The truth about the rumors about me.

Yes, I'm direct.
Today I heard reference to me and how I practice, shared by a patient, spoken by a therapist. "She's extreme", the therapist reportedly said, referring, no doubt to my reaction to my new patient's eating disorder behaviors and her severely restrictive intake. I bypassed the "let's just wait and see" approach after a mere couple of visits, after noting the wac-a-mole pattern to her "recovery". Stop the laxatives, increase the purging, increase the food, double the exercise. And there weren't the necessary supports at home to help implement change and ensure her safety and her progress. 

It's not the first time strong descriptives have been used about me and my management of eating disorders. I've been called  "tough" and "not easy". It's a wonder anyone would choose to come to see me. I sound so scary, no?

So let me fess up. It's all true. 

My stand against eating disorder behaviors is extreme-- extremely intolerant. Not of the patient, but of the disordered behaviors. Purging and laxative abuse and severe calorie restriction has extreme consequences. Yes, eating disorders can and will kill, regardless of BMI. And in my view, there's no other stand to take than an extreme one, a zero tolerance for allowing the eating disorder to suck away the life of you or your loved one.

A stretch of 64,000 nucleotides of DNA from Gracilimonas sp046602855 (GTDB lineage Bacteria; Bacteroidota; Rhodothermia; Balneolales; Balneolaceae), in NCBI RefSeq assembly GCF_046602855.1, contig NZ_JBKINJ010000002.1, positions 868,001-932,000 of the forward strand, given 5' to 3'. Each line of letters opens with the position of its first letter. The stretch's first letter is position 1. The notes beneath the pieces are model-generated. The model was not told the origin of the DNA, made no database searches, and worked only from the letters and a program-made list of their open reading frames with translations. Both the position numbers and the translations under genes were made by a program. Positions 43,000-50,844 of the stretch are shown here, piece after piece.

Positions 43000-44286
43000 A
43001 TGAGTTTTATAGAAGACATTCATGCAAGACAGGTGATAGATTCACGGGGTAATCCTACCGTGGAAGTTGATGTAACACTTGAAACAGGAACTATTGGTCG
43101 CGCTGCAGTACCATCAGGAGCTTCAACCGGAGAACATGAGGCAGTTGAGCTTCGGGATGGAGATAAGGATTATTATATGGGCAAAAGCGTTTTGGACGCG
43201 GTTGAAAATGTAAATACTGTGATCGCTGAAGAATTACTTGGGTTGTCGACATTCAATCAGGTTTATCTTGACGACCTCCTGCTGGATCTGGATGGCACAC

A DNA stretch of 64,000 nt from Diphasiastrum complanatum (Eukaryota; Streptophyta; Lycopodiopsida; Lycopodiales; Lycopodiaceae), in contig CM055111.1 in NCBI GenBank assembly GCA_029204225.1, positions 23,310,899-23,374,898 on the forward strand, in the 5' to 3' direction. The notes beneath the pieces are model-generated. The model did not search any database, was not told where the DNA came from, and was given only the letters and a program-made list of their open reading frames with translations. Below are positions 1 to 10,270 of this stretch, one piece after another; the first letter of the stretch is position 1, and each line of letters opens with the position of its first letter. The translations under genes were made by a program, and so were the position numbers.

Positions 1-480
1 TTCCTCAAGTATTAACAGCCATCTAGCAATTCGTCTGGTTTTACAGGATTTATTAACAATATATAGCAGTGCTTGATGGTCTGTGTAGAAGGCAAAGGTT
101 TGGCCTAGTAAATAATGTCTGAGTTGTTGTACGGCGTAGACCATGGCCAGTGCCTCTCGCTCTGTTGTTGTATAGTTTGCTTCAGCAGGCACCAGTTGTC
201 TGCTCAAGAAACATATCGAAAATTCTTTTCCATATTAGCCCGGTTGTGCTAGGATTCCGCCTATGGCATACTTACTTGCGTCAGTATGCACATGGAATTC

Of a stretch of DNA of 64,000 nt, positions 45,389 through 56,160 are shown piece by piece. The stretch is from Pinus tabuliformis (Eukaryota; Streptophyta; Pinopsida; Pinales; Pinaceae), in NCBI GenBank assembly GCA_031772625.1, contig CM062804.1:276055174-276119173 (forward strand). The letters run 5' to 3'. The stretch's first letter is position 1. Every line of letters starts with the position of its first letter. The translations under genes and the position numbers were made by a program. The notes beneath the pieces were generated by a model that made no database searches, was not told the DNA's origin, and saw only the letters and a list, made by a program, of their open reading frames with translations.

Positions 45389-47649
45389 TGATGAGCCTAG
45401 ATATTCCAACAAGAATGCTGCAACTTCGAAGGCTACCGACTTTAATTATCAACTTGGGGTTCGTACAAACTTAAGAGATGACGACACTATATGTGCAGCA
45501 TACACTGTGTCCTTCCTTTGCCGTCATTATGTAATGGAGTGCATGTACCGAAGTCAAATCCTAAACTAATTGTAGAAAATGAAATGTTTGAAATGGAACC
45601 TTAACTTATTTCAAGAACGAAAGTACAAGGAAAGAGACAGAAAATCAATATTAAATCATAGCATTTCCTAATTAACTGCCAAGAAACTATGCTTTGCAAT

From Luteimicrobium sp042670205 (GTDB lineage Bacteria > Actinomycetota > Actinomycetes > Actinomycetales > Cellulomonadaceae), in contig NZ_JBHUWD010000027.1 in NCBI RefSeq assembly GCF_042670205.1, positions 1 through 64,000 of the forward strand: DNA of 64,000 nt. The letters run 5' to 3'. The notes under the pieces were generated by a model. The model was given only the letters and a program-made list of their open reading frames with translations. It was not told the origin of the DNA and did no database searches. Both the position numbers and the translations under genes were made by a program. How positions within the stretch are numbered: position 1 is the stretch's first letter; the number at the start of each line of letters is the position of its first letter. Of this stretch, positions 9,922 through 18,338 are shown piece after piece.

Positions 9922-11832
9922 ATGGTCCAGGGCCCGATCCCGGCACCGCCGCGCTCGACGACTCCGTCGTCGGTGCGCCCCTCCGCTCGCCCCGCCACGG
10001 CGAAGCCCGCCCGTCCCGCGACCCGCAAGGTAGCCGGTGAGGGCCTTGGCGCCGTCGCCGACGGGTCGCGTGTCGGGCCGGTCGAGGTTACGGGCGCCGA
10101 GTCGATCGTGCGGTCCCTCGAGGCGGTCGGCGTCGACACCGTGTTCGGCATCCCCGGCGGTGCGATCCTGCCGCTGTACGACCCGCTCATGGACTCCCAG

A dietitian who tells it like it is and sets limits
isn't all that bad.

That doesn't mean my recommendations are extreme, although one's eating disorder may believe otherwise. 

Being told to stop exercising, yes stop exercising, when you consume too few calories to prevent damage from exercise can feel extreme.But so is the muscle wasting that results from starvation when your body tries to produce the fuel to sustain your workout or sport. And, the consequential reduction in bone density, the osteopenia and osteoporosis and resulting fractures. And the impact on hormone production, and mood, and energy level. Yes, the impact of eating disorders is extreme. 

When indicated, I will shake things up. I'll recommend moving from rigidity around foods and nutrients, but I'll guide patients on moving forward. I'll expect patients to be medically stable and low risk before supporting exercise. And if additional support is needed, I'll direct patients to a higher level of care when necessary.

Do families and those with eating disorders really want a provider who simply says what they'd like to hear? Someone who agrees that there's no need for a higher level of care if you don't want to go? Someone who speaks words the eating disorder prefers, shares messages that keeps the anxiety low, and placates those parents in denial about the eating disorder reality--even when things aren't going well? Colluding with the eating disorder is not therapeutic support and patients and their families deserve better.  So call me tough. 

It's my hope, though, that tough isn't equated with uncompassionate or insensitive. Because if that's the rumor something has to change. As I've written before, there needs to be support and compassion, and a sense that you and your disorder are well understood to begin to trust that recovery is possible.

Yes, I'd love to hear your thoughts! Thanks for reading. See more below:

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